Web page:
I'll quote my first post:
I think Roger did a good job of tackling these issues. From my standpoint, the real one is the issue of sacrificing return. The people who are promoting social investment successfully have to promise returns to their investors. Either they fix the return and manage the risk to guarantee it, or they only invest in the cream (most lucrative) investments. I don't know how many times I've heard from investors that they want to invest socially, but at no sacrifice to return.
Unfortunately, there are far more needs out there that involve risk. The low-risk-fixed-return social enterprise and the high-risk-high-return social enterprise, represent a small slice of the social enterprise opportunities. And, we do have functioning capital markets that address the needs of this slice.
When social entrepreneurs say that we don't have a functioning capital market, they are talking about capital for the great majority of social enterprises. And, investors tend to steer the conversation right back to the low-risk-fixed-return or the high-risk-high-return enterprises. So, I see us talking past each other.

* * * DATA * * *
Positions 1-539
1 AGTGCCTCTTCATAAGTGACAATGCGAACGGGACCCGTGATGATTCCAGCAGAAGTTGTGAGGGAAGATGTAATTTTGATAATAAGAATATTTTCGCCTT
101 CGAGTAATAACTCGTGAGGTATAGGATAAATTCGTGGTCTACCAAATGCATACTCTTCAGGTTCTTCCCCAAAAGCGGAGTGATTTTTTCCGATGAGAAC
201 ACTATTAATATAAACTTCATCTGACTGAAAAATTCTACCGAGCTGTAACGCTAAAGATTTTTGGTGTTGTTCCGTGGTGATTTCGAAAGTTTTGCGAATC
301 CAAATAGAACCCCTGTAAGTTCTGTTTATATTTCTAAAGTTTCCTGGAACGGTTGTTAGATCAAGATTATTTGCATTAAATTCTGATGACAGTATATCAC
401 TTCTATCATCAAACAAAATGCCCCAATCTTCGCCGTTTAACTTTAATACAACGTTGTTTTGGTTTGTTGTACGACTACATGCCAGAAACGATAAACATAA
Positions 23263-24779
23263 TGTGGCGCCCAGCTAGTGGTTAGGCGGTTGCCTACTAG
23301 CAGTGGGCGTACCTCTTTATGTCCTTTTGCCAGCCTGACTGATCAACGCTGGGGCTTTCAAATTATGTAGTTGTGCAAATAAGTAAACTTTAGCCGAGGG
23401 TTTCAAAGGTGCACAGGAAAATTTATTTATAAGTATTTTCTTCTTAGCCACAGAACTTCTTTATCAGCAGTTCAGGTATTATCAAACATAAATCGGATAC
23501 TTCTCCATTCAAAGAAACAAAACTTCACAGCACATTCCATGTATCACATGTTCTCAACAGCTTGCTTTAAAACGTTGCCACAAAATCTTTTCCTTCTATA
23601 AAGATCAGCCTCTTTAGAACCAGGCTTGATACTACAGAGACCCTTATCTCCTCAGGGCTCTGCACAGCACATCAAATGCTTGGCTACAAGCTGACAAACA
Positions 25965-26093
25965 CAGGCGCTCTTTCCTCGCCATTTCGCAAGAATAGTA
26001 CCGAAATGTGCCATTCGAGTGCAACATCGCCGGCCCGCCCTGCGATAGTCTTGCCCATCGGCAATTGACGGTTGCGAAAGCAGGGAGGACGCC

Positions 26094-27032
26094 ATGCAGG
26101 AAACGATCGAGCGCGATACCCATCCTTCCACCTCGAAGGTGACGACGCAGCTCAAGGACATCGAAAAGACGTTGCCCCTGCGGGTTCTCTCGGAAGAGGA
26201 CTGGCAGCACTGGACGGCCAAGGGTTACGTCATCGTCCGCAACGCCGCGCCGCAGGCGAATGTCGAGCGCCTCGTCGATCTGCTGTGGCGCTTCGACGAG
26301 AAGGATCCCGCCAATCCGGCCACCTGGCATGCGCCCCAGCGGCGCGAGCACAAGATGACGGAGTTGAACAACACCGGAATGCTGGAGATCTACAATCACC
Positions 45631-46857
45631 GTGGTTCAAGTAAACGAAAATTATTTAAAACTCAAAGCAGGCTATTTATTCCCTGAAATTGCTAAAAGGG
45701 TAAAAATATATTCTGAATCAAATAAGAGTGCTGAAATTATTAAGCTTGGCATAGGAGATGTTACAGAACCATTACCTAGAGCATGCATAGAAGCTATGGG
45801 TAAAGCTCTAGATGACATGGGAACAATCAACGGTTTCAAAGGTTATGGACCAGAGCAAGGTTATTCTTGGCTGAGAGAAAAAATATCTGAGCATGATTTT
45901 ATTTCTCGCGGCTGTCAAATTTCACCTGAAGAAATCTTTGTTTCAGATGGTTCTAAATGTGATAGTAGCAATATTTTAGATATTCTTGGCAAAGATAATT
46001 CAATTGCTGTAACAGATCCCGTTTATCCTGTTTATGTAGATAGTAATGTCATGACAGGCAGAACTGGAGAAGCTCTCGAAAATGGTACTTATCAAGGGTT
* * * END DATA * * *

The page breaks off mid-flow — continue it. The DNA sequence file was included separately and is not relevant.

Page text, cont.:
I run only technology social enterprises: I have better margins than most social enterprises. But, I am starting tech enterprises, so they are medium to high risk. And, if they had high returns, I know a lot of great venture capitalists who would invest. But, they aren't high return opportunities (usually because the market is limited in size), so we fall into this giant capital market gap everybody talks about.
Because our projects and most others are medium to high risk, it's also hard to get traditional foundations and donors to support these enterprises. So, you have to raise unrestricted money or find the narrow slice of donors and foundations who are comfortable with the risk, given the social return.